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Ease of doing business gains momentum with the latest amendments to the LLP Act


Since it was made effective in 2009, the Limited Liability Partnership Act, 2008 (LLP Act) has proven to be a business vehicle of choice for partnerships, entrepreneurs, and body corporates alike. Its relevance, especially in the micro, small and medium enterprises sector may be attributed to two primary factors, namely, the benefits of limited liability (versus a partnership) and the flexibility in administration and reduced reporting norms (versus a company incorporated under the Companies Act 2013).

In line with the recent amendments made to the Companies Act 2013 (Companies Act) which decriminalised several offences under it; the LLP Act required a much-needed facelift to improve business sentiment amongst stakeholders. The Ministry of Corporate Affairs constituted the Company Law Committee in 2019 (Committee) with the mandate to (a) review offences under the LLP Act, (b) introduce mechanisms for effective disposal of cases, (c) improve functioning of authorities under the LLP Act, and (d) promote ease of doing business.[1] 

Following the recommendations of the Committee, the LLP Act has been amended by the Limited Liability Partnership (Amendment) Act, 2021 (Amendment Act) notified on 11 February 2022. In addition, the Limited Liability Partnership (Amendment) Rules, 2022 (Amendment Rules) have also been notified on 11 February 2022. The Amendment Act and the Amendment Rules are both, effective from 1 April 2022. Incidentally, this is the first amendment of the LLP Act since it came into force in 2009.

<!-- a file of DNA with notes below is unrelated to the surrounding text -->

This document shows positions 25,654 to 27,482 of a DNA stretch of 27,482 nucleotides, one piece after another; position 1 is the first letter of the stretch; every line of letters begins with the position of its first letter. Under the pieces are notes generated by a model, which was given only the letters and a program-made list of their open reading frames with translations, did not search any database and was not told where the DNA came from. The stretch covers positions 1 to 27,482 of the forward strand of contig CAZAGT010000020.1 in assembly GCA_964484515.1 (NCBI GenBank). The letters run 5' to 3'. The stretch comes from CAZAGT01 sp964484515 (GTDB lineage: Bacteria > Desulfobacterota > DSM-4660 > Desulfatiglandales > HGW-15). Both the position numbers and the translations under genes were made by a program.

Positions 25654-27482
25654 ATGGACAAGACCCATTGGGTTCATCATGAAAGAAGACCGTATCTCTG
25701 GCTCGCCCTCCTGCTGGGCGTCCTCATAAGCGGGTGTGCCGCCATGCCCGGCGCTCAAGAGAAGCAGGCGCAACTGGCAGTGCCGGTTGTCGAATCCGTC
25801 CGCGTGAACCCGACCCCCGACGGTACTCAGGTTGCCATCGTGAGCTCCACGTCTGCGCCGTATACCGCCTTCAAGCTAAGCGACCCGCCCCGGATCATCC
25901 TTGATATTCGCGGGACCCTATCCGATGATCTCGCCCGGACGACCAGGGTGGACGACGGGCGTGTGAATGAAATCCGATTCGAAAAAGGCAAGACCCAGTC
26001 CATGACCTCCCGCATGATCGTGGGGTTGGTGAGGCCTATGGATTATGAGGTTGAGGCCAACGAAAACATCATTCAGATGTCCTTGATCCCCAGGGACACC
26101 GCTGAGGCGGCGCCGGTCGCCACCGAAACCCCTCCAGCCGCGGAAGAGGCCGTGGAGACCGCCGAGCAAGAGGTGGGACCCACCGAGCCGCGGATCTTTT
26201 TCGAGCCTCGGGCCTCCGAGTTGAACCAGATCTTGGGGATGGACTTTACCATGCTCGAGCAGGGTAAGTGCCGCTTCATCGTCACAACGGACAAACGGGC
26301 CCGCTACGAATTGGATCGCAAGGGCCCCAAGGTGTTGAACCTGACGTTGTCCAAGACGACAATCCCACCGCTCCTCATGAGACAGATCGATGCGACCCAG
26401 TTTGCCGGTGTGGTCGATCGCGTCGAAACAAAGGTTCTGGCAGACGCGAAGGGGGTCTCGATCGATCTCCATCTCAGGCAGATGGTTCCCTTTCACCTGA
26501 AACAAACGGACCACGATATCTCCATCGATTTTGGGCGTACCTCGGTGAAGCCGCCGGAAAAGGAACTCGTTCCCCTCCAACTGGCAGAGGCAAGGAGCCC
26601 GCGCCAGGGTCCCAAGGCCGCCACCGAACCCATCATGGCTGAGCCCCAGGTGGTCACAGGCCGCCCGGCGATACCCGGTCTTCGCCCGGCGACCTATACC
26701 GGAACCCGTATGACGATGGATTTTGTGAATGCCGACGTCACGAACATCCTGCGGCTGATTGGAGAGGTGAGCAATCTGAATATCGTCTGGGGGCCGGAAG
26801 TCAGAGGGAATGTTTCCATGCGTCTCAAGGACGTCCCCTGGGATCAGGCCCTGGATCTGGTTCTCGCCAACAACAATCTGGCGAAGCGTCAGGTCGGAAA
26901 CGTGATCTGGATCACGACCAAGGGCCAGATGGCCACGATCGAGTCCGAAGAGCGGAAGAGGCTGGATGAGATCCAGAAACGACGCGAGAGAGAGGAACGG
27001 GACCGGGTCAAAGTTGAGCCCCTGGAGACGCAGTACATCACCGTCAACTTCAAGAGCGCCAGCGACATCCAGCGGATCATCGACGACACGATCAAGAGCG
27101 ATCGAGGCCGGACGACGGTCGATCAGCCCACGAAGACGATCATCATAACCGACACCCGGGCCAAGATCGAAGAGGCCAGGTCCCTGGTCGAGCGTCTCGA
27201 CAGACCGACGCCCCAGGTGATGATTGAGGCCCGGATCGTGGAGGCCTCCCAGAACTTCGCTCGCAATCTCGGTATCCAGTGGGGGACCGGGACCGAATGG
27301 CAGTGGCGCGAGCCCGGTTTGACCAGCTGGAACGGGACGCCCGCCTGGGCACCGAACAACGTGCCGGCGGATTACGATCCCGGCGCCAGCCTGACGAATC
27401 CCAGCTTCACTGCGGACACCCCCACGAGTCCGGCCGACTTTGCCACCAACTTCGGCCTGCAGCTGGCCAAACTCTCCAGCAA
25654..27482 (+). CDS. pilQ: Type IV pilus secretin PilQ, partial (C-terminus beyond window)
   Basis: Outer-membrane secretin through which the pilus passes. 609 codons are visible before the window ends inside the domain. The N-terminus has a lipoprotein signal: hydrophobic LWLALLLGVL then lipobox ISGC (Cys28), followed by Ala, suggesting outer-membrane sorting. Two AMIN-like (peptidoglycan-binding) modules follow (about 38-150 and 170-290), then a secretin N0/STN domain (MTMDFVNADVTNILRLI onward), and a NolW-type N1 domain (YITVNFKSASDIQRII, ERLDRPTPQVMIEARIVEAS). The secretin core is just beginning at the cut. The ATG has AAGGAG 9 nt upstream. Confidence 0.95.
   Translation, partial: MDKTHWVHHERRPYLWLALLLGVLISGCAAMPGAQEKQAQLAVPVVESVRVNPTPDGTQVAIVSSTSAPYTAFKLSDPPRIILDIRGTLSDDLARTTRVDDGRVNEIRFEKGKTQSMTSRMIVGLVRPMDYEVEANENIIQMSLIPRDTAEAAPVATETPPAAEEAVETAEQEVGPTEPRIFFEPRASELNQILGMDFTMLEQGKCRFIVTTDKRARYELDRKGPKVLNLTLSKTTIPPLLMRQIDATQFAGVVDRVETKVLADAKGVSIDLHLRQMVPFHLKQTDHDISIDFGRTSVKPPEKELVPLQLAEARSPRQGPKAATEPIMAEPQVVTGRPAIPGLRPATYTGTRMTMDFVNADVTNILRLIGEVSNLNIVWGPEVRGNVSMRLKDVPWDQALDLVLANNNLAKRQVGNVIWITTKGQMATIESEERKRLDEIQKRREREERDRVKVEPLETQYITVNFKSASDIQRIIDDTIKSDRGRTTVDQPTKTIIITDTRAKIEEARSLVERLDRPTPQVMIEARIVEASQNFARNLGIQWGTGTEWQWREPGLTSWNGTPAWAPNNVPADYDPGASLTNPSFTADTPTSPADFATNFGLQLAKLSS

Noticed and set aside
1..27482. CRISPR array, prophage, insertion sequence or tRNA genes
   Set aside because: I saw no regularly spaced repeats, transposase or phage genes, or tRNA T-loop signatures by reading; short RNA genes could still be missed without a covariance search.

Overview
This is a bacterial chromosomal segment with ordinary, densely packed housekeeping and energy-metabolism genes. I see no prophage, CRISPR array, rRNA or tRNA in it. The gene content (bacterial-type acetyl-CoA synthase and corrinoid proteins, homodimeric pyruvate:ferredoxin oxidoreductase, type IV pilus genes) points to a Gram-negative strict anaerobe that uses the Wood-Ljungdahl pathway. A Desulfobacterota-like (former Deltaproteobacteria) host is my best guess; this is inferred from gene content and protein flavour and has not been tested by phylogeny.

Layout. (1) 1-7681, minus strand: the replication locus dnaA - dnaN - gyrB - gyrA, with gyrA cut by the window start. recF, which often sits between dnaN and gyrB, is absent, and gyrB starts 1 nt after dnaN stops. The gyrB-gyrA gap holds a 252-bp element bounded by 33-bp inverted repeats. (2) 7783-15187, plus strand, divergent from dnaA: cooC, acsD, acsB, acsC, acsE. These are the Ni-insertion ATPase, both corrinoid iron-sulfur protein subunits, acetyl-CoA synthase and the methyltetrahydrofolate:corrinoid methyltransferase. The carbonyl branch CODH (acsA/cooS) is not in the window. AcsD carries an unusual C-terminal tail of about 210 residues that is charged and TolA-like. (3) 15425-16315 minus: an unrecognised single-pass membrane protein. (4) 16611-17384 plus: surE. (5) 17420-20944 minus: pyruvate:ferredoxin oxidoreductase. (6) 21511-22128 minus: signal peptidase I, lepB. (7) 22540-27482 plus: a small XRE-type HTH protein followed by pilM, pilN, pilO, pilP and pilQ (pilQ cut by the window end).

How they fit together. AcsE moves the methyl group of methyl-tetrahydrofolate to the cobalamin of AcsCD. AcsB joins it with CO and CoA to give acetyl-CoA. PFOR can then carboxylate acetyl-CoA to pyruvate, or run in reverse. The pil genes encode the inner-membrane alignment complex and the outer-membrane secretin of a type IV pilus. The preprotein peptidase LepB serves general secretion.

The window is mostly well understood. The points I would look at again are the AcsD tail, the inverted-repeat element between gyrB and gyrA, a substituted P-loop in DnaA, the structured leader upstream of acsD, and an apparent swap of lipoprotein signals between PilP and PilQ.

Overview of key amendments to the LLP Act

Taking ahead the themes identified by the Committee, the key amendments to the LLP Act (and rules made thereunder) are as follows:


Decriminalization of compoundable offences



Modification of penalty

The Amendment Act has reduced the monetary penalty for several compoundable offences. Accordingly, minor, technical or compliance related offences have been moved to the ‘IAM’ or the ‘In-house Adjudication Mechanism’ framework with modified penal provisions. Key modifications include: 


Erstwhile Provision

Amended Provision

Contravention of provisions of Section 17 of the LLP Act, on rectification of name of the limited liability partnership (LLP)